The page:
With farm-to-school programs keeping money in the local economy while providing fresh food for local schoolkids, it’s easy to see why they have spread from six states in 1997 to all 50 today.

But the United States is not the world leader in the movement.

“The worldwide success story is Brazil,” said World Food Program school feeding expert Carmen Burbano.

Burbano notes that as president, Brazil’s Luis Inacio Lula da Silva won international recognition for his “Zero Hunger” anti-poverty plan.

“One of the cornerstones of that plan was the school feeding program,” she said. “But in 2009, they realized that this program, which was costing the government quite a bit of money, could also help to connect that program with family farmers.”

The program requires that 30 percent of school meal funds go to family farmers.  

It feeds more than 45 million children and spent about $500 million on family farmers in 2010.  

The World Food Program and the U.N. Food and Agriculture Organization are now working with the Brazilian government on a $2 million project to set up similar programs in several African countries.

By connecting African farmers to local schools, they aim to help both kids and farmers grow strong.

You May Like

Karzai's Legacy: Missed Opportunities?

Afghanistan's president leaves behind a much different nation than the one he inherited, yet his legacy from 13 years in power is getting mixed reviews More

Frustrated, Liberian Students Want Ebola Fight Role

Thousands have volunteered to go to counties, rural villages to talk to people in their language about deadly virus More

Secret Service Head to be Questioned Over White House Intruder

Julia Pierson will be questioned about the latest break-in well as several other embarrassing incidents involving the agency More

This forum has been closed.
Comment Sorting
Comments
     
by: But NO mention!!! from: USA
October 16, 2013 5:24 PM
Ironic how there is NO mention of the FLUORIDE in the tap water, MERCURY in ALL the vaccines, and GMO in ALL the foods the Regime wants to push on us for EUGENICS. ALL CLINICALLY PROVEN by leading universities to cause cancer, and a host of other cognitive disorders, any mention of that in this article??????????????????????? OF COURSE NOT.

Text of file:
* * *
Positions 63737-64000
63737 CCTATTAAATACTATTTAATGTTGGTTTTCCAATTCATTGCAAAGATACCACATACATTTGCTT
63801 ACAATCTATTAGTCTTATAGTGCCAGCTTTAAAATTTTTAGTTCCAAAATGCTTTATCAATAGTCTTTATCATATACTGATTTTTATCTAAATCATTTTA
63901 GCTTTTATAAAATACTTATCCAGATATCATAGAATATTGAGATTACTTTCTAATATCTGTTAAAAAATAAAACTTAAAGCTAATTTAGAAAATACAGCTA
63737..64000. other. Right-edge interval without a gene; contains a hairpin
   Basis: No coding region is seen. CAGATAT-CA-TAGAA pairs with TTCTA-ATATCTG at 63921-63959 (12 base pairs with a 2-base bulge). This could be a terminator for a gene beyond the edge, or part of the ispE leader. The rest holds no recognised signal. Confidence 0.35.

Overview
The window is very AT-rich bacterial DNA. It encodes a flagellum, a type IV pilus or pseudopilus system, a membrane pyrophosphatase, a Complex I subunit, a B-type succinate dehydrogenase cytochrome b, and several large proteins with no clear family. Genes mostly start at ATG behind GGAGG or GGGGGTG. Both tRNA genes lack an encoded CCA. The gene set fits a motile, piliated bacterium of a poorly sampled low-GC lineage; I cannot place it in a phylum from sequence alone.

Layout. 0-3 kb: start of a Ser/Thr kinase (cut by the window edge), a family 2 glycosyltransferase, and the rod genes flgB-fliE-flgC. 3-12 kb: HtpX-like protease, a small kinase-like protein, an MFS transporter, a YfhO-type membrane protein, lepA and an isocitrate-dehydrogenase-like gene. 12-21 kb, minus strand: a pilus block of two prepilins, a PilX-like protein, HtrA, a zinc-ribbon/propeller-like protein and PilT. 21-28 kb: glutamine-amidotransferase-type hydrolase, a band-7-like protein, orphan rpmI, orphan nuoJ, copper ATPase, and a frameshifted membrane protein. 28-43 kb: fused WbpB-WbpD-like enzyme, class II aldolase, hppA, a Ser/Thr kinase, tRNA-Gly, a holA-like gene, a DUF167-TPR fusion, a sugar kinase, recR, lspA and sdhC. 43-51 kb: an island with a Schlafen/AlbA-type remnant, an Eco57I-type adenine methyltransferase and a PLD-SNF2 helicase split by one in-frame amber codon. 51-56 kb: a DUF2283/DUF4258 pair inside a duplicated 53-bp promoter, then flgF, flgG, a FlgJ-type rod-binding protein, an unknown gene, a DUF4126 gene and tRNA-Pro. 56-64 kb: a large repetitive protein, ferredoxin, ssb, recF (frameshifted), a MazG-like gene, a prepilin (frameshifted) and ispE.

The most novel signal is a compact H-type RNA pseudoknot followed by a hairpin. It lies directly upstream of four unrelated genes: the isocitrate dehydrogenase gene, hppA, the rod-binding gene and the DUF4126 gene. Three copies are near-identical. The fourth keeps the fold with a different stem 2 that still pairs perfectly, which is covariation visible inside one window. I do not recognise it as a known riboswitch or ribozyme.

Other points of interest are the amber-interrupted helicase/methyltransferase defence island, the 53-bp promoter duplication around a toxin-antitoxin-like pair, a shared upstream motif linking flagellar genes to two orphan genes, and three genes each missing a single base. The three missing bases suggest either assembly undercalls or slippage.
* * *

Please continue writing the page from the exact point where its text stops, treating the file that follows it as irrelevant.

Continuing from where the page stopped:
Featured Videos

Your JavaScript is turned off or you have an old version of Adobe's Flash Player. Get the latest Flash player.
Treasure Hunters Seek 'Hidden Treasure' in Central Kenyai
X
Gabe Joselow
September 29, 2014 6:20 PM
Could a cave in a small village in central Kenya be the site of buried treasure? A rumor of riches, left behind by colonialists, has some residents dreaming of wealth, while others see it as a dangerous hoax. VOA's Gabe Joselow has the story.
Video

Video Treasure Hunters Seek 'Hidden Treasure' in Central Kenya

Could a cave in a small village in central Kenya be the site of buried treasure? A rumor of riches, left behind by colonialists, has some residents dreaming of wealth, while others see it as a dangerous hoax. VOA's Gabe Joselow has the story.
Video

Video Iran's Rouhani Skeptical on Syria Strikes

Iranian President Hassan Rouhani expressed skepticism Friday that U.S.-led airstrikes in Iraq and Syria could crush Islamic State militants. From New York, VOA’s Margaret Besheer reports the president was also hopeful that questions about Iran’s nuclear program could be resolved soon.
Video

Video US House Speaker: Congress Should Debate Authorization Against IS